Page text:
Trincomalee, in the north east, is considered to be one of the finest deep water harbours of the world. It has the largest Dutch fortress and oldest Hindu temple in Sri Lanka. Fort Frederick was built in 1676 by the Dutch. Within the fort we walked to Swami Rock to see Koneswarum Temple.
Velgam Vehera Temple
This Buddhist temple dating from the 2nd BC is said to be the only temple in Sri Lanka with rock inscriptions written in ancient Tamil. The people were peaceful farmers, cultivating rice with the help of many large tanks. They were economically successful but had no answer to the more powerful Chola and Pandiyan invaders from southern India. When they moved to safer ground further inland, the temple was left in the care of Tamil Buddhists but by the 12th century they were forced to flee and the jungle claimed the temple. It was discovered, by chance, in 1949 and restored to its present state in the 1950’s.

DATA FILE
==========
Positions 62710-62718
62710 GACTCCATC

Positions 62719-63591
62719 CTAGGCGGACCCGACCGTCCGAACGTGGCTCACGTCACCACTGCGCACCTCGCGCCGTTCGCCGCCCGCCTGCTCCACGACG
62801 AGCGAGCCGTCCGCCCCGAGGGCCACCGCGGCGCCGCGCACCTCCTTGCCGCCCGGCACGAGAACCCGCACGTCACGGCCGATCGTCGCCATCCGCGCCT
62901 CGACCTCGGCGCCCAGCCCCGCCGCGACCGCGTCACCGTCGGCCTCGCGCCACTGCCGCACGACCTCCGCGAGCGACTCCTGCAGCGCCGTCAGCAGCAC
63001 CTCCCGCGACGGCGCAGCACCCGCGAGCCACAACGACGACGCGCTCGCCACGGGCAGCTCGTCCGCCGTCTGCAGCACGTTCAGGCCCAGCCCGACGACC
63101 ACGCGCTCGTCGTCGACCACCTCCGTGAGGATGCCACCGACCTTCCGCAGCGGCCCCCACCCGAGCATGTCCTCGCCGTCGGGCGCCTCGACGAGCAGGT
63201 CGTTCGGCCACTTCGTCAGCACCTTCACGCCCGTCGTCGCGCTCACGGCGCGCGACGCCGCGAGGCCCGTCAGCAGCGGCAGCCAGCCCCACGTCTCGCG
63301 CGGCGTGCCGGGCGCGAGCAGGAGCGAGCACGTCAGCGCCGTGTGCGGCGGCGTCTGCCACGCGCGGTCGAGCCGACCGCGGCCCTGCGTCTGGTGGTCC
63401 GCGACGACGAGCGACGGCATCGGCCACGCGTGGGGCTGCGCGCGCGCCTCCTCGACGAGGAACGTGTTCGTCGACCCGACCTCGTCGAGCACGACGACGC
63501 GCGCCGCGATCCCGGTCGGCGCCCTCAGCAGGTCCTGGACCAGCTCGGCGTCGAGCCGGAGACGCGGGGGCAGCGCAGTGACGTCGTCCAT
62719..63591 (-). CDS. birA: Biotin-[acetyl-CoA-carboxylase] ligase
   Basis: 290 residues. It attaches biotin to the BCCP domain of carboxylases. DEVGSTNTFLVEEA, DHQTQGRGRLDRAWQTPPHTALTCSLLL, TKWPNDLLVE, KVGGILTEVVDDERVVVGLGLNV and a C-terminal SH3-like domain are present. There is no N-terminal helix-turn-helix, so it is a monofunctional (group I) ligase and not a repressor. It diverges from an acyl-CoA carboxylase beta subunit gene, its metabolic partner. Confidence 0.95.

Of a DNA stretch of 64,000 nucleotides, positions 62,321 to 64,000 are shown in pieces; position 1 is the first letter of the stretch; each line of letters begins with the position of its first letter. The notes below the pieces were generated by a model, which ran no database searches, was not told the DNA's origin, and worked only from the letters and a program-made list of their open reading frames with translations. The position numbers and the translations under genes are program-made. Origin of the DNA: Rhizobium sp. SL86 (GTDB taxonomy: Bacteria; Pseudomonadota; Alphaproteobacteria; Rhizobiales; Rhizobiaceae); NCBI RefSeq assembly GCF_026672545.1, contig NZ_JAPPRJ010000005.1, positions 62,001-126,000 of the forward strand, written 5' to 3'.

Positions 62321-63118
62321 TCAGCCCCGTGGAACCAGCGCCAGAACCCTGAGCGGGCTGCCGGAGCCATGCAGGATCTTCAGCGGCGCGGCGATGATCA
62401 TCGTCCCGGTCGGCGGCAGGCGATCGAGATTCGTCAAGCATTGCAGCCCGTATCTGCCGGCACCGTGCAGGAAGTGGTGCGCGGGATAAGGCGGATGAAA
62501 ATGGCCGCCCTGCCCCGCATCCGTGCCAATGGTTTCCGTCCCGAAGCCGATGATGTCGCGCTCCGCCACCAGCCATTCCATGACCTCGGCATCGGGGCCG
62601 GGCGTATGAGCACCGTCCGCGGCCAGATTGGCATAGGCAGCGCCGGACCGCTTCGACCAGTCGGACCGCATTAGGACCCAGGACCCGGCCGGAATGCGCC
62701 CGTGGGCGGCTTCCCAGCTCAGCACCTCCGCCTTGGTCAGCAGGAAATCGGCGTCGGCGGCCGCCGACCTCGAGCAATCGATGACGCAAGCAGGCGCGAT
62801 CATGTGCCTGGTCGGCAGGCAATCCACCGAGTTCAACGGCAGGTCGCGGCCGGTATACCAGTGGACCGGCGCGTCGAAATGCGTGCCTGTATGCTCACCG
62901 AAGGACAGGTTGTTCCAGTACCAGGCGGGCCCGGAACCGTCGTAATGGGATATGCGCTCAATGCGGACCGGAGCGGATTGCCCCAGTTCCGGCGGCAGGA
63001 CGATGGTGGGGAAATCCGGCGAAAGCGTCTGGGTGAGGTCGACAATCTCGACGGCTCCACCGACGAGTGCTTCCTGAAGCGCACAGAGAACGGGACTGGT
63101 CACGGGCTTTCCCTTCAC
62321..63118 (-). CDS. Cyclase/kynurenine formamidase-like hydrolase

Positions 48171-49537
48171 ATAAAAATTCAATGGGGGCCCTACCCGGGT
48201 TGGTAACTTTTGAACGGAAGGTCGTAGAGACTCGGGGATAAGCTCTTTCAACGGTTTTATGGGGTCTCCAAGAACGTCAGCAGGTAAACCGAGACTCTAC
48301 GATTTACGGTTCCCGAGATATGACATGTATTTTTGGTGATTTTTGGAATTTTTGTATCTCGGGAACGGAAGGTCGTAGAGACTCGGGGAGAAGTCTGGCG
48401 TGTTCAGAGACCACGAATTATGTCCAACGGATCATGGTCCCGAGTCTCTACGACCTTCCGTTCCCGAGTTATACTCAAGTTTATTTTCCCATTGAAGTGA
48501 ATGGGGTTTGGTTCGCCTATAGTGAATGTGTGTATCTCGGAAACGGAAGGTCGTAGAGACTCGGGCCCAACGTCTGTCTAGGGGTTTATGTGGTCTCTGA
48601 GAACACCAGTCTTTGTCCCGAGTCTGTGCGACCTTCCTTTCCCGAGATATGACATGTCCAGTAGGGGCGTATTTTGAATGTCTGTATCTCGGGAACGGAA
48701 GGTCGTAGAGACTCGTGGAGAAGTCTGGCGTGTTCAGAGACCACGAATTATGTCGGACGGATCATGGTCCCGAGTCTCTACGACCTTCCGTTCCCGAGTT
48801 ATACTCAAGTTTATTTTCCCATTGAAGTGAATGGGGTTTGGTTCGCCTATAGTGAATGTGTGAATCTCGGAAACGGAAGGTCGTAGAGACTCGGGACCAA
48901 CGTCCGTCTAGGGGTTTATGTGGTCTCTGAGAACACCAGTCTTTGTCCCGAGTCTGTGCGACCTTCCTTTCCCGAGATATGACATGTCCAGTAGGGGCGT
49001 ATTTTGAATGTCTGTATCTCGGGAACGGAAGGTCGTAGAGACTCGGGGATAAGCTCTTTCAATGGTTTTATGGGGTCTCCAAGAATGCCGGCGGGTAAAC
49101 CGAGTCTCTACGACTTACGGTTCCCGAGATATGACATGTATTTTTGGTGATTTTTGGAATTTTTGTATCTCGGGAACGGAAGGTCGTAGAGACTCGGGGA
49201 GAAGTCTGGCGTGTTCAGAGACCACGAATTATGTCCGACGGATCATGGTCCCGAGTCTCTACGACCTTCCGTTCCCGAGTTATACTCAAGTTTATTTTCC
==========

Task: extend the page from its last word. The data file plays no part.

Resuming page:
Koneswarum Temple, one of the five most holy Shaivate temples in the country, is situated on the top of Swami Rock overlooking the sea on one side and the harbour on the other. Its primary diety is the Hindu god, Lord Shiva, in the form of Konesar. The Konesvaram shrine originated in 1589BC and was demolished in 1622 by the Portugese (who called it the Temple of a Thousand Columns), and who used the materials derived from its destruction to build the ramparts of Fort Frederick. So, now, the rebuilt temple sits inside a Sri Lankan Army compound. Some of the artifacts from the demolished temple were kept in the Lisbon Museum. Some of the Devotees managed to bury some of the gold and copper statues and these were unearthed in the 1940’s and are now back in their rightful place.